Phonetic pronunciation of the original word, Kw'o:kw'e'kw'iya:la , is kokahala:
rhymes with slow
rhymes with the
rhymes with pal
sounds like ah
When we were developing our eco retreat concept, we wanted to commemorate it in a way that respected our natural surroundings and our eco philosophies.
We asked the elders of the Sto:lo First Nations if there was an aboriginal derivative of the Coquihalla River. The elders very graciously provided their story-origin of Coquihalla from their native Halq'emeylem language.
The Sto:lo First Nations story-origin is based on local mythology:
Long ago there were places in these river waters that were home to little water babies. These little babies, skw'ikw'iy, were known to be very stingy with the fish, or kw'o:kw'ekw'iy.
If the kw'o:kw'ekw'iy did not like you, if you were disrespectful of mother earth (temexw), they would not let you catch any fish, and your people would starve.
The moral of the story, therefore, is to be respectful of mother earth and you will be blessed by the kw'o:kw'ekw'iy with fish bounty to feed your people.
A-la or t-ala means “container”.
Thus, the places or pools in the river containing these stingy little water people were called Kw'o:kw'e'kw'iya:la.
This was too long and too difficult for the settlers to say, so they called it ”kokahala” and spelled it ”Coquihalla”.
Hence, the name of our eco retreat denotes that you are “at a special place in the river home to these stingy little water babies, and to be respectful of mother earth so you will be blessed with food for your peoples”… you are “at Kw'o:kw'e:hala”.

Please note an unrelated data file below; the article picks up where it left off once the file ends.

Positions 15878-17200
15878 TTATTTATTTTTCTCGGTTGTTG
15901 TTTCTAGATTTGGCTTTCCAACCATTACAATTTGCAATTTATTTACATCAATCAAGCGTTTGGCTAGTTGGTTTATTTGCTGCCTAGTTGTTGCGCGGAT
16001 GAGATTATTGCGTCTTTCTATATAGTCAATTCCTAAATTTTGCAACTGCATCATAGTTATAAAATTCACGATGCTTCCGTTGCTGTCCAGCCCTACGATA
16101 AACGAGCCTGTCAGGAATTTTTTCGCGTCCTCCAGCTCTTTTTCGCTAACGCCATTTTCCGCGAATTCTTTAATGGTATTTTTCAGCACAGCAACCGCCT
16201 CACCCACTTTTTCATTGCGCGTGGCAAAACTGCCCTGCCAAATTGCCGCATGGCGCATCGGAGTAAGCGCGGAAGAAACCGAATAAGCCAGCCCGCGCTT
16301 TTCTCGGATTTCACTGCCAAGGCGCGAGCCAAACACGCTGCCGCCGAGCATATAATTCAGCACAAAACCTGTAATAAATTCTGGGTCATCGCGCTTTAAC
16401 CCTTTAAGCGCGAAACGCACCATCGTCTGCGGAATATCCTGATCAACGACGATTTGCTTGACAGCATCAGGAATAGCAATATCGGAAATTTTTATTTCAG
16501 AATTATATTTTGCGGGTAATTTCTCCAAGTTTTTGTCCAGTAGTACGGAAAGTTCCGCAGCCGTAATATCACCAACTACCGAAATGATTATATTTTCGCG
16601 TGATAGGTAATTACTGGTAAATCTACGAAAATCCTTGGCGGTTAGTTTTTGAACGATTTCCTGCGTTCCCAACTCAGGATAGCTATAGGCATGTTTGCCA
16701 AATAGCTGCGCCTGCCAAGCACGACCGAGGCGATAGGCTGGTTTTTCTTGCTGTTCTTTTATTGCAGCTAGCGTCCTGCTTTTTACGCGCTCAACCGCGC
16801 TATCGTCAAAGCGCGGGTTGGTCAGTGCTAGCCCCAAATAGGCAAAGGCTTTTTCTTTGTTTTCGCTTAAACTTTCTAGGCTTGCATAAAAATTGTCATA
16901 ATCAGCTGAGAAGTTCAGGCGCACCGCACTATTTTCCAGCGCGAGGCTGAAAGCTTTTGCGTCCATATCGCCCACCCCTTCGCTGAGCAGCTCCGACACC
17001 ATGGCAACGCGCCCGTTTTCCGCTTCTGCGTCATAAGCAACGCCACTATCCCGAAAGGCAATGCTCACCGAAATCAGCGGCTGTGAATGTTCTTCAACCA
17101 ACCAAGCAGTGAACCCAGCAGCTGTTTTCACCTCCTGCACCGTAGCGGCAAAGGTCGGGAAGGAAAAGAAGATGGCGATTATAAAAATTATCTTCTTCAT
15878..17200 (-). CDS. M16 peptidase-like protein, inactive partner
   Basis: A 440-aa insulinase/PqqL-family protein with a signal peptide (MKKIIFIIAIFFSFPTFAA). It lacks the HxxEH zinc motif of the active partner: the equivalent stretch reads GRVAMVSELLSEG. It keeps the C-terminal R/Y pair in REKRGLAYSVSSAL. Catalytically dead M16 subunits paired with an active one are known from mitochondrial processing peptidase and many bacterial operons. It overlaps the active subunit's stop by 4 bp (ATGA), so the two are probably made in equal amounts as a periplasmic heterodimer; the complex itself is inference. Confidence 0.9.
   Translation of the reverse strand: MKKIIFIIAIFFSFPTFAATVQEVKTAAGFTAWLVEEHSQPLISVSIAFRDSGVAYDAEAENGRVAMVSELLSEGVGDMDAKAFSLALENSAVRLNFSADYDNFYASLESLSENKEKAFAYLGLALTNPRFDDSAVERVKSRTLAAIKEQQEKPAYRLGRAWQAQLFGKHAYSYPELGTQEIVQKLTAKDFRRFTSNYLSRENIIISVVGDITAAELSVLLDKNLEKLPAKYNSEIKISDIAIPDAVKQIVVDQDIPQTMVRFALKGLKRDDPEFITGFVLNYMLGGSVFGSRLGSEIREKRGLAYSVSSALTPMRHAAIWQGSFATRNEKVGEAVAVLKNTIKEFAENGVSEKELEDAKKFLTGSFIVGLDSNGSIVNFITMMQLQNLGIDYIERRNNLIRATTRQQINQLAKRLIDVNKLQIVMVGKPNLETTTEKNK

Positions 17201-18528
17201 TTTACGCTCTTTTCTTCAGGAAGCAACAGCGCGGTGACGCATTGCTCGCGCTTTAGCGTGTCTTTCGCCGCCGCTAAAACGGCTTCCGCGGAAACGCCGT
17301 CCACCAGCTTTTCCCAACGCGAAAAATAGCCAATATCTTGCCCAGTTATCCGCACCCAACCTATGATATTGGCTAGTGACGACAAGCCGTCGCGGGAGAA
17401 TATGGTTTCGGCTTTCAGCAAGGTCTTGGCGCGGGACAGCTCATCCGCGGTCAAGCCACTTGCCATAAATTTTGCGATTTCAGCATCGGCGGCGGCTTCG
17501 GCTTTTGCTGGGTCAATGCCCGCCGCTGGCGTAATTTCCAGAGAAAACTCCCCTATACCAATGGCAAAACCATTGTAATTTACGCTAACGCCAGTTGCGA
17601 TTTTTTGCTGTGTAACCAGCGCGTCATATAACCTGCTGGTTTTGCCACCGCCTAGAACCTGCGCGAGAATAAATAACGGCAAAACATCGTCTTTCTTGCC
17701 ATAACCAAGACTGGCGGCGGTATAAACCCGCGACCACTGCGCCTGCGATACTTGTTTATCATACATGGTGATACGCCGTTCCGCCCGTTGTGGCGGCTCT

A footnote to the above translation is provided by way of a report prepared by Brian Thom for the Ministry of Forests. He describes that when the masses of settlers came around too much, the water babies left. He also notes that the word Coquihalla now names a river, a valley, and a highway, which are considered to be misuses of the word by non-natives and this in itself, he notes, indicates a lack of respect for Aboriginal culture.
We use the shortened form of this name with respect for its origins, with permission from the elders, properly denoting we are ”at” one of the places, where, we believe, the water babies once resided.
An alternate derivation may come from the word “kueq”, meaning Steelhead trout, as depicted in “The Salish People: Volume 3 The Mainland Halkomelem by Charles Hill-Tout”. We understand that the river on which we reside may also be named for kueqa-a-la, or steelhead container. This story intuitively gives rise to the name Coquihalla River as it is one of only two rivers in BC with two spawning runs of Steelhead trout annually.